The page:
Britain's parliament is set to suspend sitting for at least four weeks from Wednesday as part of the government's efforts to slow the spread of coronavirus.
Parliament was due to close for a three-week Easter break from March 31, but a motion on Wednesday's order paper proposes that it starts a week early, as fears grow that politicians and staff are being put at risk by continuing to work there.
It had already closed to visitors and reduced the number of lawmakers allowed in the House of Commons chamber to allow them to sit more spaced out in accordance with guidance on social distancing.
House of Commons speaker Lindsay Hoyle also said on Monday that any votes which took place would be adapted to avoid the usual process which can see hundreds of lawmakers crammed into a narrow room together as they are counted through.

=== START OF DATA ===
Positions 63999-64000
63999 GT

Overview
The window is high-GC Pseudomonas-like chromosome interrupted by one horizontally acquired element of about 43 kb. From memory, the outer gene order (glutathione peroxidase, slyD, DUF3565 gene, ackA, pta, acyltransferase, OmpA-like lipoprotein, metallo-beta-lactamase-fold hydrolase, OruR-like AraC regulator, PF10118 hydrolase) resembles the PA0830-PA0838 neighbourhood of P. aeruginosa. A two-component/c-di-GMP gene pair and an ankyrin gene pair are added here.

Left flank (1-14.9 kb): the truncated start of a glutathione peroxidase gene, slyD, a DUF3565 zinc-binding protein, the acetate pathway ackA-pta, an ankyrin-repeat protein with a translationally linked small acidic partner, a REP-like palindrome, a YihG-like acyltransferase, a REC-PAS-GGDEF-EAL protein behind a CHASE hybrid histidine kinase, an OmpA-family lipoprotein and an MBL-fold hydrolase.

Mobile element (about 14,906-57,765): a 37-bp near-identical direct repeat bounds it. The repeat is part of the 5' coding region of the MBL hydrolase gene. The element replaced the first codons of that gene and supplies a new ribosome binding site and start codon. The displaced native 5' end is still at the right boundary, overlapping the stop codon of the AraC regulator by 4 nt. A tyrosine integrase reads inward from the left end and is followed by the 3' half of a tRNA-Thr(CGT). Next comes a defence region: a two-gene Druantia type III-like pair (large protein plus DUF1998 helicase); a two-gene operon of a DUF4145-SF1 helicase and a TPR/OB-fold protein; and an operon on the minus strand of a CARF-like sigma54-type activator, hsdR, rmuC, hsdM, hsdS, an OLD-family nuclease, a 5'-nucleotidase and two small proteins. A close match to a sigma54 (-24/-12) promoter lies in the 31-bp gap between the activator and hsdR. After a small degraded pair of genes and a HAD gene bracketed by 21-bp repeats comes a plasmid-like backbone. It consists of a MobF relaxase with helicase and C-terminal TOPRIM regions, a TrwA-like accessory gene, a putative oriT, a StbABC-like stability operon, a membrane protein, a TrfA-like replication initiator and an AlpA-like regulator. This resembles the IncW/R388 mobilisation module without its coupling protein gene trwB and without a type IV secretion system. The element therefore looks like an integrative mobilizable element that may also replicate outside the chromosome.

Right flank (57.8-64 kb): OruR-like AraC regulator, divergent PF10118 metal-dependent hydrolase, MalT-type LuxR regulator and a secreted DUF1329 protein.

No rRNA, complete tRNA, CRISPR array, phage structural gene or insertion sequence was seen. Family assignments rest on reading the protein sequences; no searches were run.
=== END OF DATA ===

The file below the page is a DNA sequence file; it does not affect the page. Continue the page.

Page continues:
The motion, put forward by House of Commons leader Jacob Rees-Mogg, states: "That this House, at its rising today, do adjourn until Tuesday 21 April 2020."
Housing minister Robert Jenrick said that while most lawmakers wanted parliament to continue sitting to scrutinise the government, it was also important to protect the staff who work there.
"I am certain that parliament will return after the Easter holidays and I think it is really important, however deep and serious this crisis is, that parliament in some form continues to operate," he told BBC TV.
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The upper chamber, the House of Lords, is expected to approve emergency legislation on Wednesday giving authorities sweeping powers to tackle the growing coronavirus outbreak.